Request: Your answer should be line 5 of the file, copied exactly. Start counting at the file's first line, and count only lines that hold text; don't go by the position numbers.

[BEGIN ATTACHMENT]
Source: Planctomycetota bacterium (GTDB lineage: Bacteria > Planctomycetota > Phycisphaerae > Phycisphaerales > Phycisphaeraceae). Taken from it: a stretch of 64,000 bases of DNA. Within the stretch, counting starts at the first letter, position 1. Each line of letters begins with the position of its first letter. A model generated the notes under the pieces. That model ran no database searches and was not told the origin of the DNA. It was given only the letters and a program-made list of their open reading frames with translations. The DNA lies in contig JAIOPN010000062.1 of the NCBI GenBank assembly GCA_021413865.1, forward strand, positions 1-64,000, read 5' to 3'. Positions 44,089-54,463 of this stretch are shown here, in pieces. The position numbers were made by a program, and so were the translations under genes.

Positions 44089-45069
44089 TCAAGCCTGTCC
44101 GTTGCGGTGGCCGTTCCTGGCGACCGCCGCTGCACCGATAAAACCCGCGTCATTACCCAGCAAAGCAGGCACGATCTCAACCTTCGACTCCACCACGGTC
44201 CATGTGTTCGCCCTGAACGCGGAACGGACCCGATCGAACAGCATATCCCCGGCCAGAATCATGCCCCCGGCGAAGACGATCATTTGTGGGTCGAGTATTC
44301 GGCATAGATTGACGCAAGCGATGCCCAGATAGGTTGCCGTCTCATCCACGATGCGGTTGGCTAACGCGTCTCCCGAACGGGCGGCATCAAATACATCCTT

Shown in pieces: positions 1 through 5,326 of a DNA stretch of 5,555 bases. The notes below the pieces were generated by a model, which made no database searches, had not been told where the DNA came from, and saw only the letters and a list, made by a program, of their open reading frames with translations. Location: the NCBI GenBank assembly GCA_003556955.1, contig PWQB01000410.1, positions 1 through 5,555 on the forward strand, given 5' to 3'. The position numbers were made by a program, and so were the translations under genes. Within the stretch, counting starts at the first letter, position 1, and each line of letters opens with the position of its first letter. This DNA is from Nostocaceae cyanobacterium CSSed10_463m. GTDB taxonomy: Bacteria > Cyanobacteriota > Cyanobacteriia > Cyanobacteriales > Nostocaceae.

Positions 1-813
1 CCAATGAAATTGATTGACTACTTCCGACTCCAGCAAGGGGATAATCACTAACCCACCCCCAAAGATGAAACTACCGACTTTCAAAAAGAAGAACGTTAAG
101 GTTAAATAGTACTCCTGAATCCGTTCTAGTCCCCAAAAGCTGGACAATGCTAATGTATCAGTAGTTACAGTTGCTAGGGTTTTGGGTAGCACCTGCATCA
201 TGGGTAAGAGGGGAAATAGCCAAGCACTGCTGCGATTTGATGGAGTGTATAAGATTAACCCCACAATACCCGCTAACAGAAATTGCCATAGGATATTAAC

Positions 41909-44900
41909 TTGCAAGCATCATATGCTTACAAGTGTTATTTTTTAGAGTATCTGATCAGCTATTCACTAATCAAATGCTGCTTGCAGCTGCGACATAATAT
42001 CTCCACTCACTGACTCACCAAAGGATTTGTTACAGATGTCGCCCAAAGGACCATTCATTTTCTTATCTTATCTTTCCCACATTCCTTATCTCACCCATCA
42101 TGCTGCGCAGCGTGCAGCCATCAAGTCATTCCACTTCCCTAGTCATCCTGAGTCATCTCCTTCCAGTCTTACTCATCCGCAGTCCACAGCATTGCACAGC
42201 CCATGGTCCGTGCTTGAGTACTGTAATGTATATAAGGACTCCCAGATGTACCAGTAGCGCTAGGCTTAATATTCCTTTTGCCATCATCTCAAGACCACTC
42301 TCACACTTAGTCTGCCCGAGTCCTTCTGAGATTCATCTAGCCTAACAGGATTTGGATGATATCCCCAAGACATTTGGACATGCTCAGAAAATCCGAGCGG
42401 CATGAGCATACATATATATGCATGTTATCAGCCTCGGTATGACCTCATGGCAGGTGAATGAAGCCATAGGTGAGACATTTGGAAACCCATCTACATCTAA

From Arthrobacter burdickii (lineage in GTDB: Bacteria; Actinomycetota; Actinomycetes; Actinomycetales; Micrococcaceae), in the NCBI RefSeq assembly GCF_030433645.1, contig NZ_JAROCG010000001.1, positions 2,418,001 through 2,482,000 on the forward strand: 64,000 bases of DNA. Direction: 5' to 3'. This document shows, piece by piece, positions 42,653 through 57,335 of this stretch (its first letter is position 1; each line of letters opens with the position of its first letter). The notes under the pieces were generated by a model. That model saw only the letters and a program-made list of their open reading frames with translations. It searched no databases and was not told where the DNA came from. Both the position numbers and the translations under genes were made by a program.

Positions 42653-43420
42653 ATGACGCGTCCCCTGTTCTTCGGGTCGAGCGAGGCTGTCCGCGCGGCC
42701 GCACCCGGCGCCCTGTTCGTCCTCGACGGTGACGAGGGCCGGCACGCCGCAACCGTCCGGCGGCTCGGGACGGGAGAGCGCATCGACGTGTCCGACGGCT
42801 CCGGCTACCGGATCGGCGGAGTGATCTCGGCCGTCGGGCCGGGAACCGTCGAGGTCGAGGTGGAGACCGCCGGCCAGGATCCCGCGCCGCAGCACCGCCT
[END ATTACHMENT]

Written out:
44201 CATGTGTTCGCCCTGAACGCGGAACGGACCCGATCGAACAGCATATCCCCGGCCAGAATCATGCCCCCGGCGAAGACGATCATTTGTGGGTCGAGTATTC